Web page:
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No Regrets January 28, 2014

Posted by nrhatch in Fiction, Gratitude, Happiness, Health & Wellness.
21 comments

IMGP4187Barb heard a knock on the door and looked up.

David, hat in hand, stood framed in the doorway.

“David!  Come in . . . it’s so good to see you.”

He hung back.  “I figured you’d never want to see me again.”

“I do want to see you.  Very much.  Please come in.”

He looked at Barb and frowned, “This is all my fault.  You’re stuck in here because of me.  If I hadn’t dropped you . . . ”

“It was an accident.”

“You make it sound like I spilled a glass of milk.”  He nodded at the chart at the foot of the bed. “What do the doctor’s say?

“Well . . . the psychiatrist is frustrated.  He’s waiting for me to be angry.  Or sad.  Or angry.  Angry would make him happy.  He wants me to grieve.  To rail against fate.”

“Why don’t you?”

“Besides the fact that I’m getting a kick out of doing the unexpected?”

“Yeah, besides that.”

“I don’t know.  I’m just not angry.  The psychiatrist is sure I’m in denial.  He scowls when I smile and shakes his head when I laugh and tell him about my day.  He scribbles madly on my chart when I say anything positive.”

“So you’re driving him crazy.”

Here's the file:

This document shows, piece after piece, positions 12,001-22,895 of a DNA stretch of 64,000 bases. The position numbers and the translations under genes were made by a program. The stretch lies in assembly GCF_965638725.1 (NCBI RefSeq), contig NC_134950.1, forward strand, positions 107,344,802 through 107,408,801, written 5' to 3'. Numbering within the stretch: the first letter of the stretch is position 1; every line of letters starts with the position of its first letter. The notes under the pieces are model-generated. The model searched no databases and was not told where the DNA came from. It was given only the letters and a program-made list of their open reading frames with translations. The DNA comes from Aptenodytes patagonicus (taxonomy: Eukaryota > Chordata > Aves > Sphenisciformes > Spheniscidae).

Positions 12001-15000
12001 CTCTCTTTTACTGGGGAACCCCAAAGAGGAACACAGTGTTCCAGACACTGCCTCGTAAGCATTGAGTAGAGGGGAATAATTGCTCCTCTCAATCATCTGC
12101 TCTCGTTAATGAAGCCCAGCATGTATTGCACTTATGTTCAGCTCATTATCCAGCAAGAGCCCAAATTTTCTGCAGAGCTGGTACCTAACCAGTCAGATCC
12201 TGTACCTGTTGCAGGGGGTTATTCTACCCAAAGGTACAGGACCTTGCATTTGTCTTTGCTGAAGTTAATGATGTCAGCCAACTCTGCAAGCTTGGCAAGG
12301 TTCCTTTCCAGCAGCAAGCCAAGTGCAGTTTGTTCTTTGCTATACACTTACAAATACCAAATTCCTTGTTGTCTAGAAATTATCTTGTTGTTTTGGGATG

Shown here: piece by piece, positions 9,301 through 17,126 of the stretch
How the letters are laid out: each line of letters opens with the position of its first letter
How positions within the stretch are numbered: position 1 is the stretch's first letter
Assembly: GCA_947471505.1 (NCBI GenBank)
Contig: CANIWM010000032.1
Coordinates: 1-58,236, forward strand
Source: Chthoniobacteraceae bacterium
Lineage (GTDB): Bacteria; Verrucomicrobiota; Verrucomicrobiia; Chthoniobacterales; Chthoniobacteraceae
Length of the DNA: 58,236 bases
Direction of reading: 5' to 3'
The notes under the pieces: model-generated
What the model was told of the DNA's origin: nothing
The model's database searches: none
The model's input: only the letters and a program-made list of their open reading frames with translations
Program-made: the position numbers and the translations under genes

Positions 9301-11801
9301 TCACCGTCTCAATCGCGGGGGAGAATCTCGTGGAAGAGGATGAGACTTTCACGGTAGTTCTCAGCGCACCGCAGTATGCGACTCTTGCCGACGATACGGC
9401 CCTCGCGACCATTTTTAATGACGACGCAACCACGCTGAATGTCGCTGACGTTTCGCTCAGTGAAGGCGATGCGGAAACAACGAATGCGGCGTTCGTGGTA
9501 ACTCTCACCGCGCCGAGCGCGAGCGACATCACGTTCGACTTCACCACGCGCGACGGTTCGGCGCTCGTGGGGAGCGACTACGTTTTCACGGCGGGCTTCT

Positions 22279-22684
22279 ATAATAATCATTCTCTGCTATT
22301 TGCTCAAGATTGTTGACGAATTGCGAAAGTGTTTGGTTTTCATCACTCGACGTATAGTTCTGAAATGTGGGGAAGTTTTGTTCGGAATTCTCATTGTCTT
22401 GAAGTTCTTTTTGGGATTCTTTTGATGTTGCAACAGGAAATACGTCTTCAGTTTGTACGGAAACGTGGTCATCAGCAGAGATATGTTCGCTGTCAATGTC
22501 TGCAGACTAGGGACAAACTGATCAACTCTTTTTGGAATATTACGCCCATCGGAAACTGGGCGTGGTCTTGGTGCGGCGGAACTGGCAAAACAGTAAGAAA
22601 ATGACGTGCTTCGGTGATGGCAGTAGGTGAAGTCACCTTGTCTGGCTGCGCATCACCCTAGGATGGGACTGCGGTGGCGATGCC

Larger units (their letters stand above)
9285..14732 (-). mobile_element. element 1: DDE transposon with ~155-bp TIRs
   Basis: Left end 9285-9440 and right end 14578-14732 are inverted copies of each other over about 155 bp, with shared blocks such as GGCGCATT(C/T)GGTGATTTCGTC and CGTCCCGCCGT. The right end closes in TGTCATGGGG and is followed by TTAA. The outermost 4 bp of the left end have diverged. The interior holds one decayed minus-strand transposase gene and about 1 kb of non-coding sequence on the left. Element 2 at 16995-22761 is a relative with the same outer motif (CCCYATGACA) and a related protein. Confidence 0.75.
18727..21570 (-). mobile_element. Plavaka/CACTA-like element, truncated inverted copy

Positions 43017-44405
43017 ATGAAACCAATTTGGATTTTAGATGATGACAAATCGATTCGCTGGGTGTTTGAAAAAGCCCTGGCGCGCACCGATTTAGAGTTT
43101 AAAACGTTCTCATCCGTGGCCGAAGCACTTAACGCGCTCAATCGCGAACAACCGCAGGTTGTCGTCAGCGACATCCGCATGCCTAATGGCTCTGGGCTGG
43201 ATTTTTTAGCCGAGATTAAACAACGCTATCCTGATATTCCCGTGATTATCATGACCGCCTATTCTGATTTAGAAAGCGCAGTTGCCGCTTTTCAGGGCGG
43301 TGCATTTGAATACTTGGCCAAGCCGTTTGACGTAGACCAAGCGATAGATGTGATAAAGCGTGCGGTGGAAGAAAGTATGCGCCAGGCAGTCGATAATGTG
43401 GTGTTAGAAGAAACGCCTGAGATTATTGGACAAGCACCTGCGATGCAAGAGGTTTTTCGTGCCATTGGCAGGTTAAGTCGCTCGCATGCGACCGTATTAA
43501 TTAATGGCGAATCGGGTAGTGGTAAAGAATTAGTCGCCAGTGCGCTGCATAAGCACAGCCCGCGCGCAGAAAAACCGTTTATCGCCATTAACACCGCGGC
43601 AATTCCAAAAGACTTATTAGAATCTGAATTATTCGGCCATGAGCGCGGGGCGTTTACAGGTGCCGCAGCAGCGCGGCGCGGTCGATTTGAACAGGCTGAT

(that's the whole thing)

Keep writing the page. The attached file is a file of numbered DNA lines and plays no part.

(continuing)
Barb grinned. “Yes.  And I take great pleasure and pride in that.”

“Maybe you are in denial.  Maybe it just hasn’t caught up to you yet.”

“Maybe.  But I don’t think so.  I think I’m in a state of acceptance.  At peace with the “what is.”  Any day could be my last.  If this is my last day, why would I want to spend it crying over spilled milk?”

“This is NOT spilled milk, Barb.  You’re paralyzed from the waist down.  I ruined your life.  Forever.”

Barb reached out and touched the back of David’s hand, “No, you didn’t.”

“How can you say that?”

“Easy.  Even in a wheelchair, I’m not as crippled as those who allow emotional scars to eat them alive.  People like that walk through life without seeing the good.  They are blind to the present moment.  Being paralyzed may keep me from walking, but it’s not going to blind me to the wonder and delights of life.”

“I just want those 5 minutes back.  If I hadn’t been showing off . . . ”

“Let it go, David.  I forgive you.  Forgive yourself.  Let go of the guilt.  Let go of regret.  You’re my best friend.  I don’t want you to destroy your life.”

“You mean like I destroyed yours?”

“Shall I be honest?”

“Yes.  Give it to me.  I can take it.”

“I would not choose to be in a wheelchair.  But I don’t get a choice in that right now.  It is the “what is.”  How I relate to that issue is the issue.  I can crawl into a ball and cry . . . or I can look for opportunities to laugh and smile.  I can hang on to anger . . . or I can embrace peace.  I can choose to be sad . . . or choose to be happy.   I choose happy.”

Barb reached out again and covered David’s hand with hers.  “I want you to do the same.  For me.  Be happy.  Live life with no regrets.  Find whatever joy you can.  Don’t take life for granted.  Life is good, but life is short.  Bad things happen.  Laugh when you can.”

Aah . . . that’s better!

Is happiness an inside job?  Are we buoyed up or dragged down by the thoughts we choose to think?

Is Barb right?  Does hanging on to pain, regret, guilt, fear, anger, and sadness weigh us down more than losing the ability to walk?

Quote to Ponder:  How refreshing the whinny of a pack horse fully unloaded! ~ Classic Haiku